Understanding this guide

Some conventions used in this guide:

  • Wherever you see text that is formatted like this, it is a code snippet. You should copy and paste instead of attempting to type this out; this will save you debugging time for finding your typos.
  • You will see a $ at the beginning of many of the lines of code. This indicates that it is to be entered and executed at the terminal prompt. Do not type in the dollar sign $.
  • Wherever there are <bracketed_components> in the the code, these are meant for you to insert your own information. Most of the time, it doesn’t matter what you choose as long as you stay consistent throughout this guide. That means if you choose Barney as your <my_pump_name>, you must use Barney every time you see <my_pump_name>. Choose carefully. Do not include the < > brackets in your name.

Before you get started

Some familiarity with using the terminal will go a long way, so if you aren’t comfortable with what cd and ls do, take a look at some of the Linux Shell / Terminal commands on the Troubleshooting page and the reference links on the Technical Resources page.

One helpful thing to do before starting any software work is to log your terminal session. This will allow you to go back and see what you did at a later date. This will also be immensely helpful if you request help from other OpenAPS contributors as you will be able to provide an entire history of the commands you used. To enable this, just run $ script <filename> at the beginning of your session. It will inform you that Script started, file is <filename>. When you are done, simply $ exit and it will announce Script done, file is <filename>. At that point, you can review the file as necessary.

What you won’t see in this guide

You won’t see a full loop where you can just download the code, press a button, and have a live loop. There are many places where there are examples, and instructions, but you must do the work to understand how to communicate between devices and transfer data between reports and files. This is key for helping you understand what you are building and how it will work.

In some cases, the documentation needs to be built out further, with easier to understand language and more examples. However, there are a few things (like a full cron example) that are not included in this guide, and intentionally so in order to ensure that you have full intent and autonomy in building your system for yourself.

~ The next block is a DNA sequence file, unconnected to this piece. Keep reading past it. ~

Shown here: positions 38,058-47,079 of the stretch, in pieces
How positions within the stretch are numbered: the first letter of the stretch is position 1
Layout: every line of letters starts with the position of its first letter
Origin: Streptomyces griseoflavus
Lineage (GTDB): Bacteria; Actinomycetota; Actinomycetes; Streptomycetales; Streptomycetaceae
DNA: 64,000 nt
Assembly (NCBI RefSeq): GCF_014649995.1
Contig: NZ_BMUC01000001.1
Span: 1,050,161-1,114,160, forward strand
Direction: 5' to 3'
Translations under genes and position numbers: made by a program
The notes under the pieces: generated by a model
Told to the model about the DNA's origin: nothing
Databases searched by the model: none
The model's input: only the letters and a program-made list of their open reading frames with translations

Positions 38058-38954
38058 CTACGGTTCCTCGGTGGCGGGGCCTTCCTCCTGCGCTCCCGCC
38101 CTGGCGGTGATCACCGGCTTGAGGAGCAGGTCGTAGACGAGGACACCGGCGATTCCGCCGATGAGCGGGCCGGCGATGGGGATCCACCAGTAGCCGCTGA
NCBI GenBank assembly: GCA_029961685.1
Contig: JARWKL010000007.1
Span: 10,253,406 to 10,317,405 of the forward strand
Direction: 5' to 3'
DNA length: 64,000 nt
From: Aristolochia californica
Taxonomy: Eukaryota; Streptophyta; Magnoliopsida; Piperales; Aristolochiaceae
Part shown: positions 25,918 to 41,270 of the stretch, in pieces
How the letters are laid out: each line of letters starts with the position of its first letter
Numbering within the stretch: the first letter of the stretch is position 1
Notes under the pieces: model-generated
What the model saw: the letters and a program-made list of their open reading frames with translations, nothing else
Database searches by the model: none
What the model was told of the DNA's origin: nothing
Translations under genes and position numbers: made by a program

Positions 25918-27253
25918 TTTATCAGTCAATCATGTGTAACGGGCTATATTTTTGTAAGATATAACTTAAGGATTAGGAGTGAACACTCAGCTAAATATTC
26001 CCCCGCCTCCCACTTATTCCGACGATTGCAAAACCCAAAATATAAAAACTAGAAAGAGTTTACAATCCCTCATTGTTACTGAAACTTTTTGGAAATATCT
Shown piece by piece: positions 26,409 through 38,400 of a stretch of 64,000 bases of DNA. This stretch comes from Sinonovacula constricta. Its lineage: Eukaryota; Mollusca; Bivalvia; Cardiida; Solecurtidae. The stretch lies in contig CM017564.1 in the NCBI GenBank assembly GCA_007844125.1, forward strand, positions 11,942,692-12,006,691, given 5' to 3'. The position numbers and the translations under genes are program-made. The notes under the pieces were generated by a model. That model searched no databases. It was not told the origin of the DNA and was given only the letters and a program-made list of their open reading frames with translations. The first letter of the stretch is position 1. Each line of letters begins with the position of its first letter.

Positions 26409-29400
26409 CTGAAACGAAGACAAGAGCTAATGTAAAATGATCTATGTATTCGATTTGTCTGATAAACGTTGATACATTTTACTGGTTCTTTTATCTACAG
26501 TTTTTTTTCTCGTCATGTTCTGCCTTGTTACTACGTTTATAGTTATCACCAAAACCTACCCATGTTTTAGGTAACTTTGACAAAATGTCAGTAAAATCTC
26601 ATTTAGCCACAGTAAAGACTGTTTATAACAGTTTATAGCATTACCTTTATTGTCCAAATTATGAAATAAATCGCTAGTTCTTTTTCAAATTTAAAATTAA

But wait - I need the “Dummy” version

Well, actually, you don’t. If you can deal with diabetes, invoking shell scripts isn’t all that big a deal. But it will probably help to have some idea what is going on here.

It may help to think of the OpenAPS setup as a tiny “diabetes brain” which is focused only on figuring out how much basal insulin you should be getting. It does this by collecting all that background data we usually let our pumps deal with: what is your insulin sensitivity, your target BG, the duration of action for insulin, etc. Then, it collects more immediate data, such as what is the current IOB, and basal rate, as well as checking out the CGM to see what your BG has been up to recently. Then, it decides what should be changed (if anything) and tells your pump to go to a new temp basal rate, either higher or lower, depending on all the other factors.

As you go through the steps to run the manual loop, the longer-term data is collected in the “settings” directory, with file names indicating what sort of data they contain. The data representing what is going on right now is in the “monitor” directory, and the recommendation for what should change goes in the “enact” directory. To close the loop, you add a “cron” script, which just directs the computer to do something at a certain time interval. You will need to be very certain all your manual pieces are running correctly before you decide to close the loop, which is why the “cron” section does not contain any examples.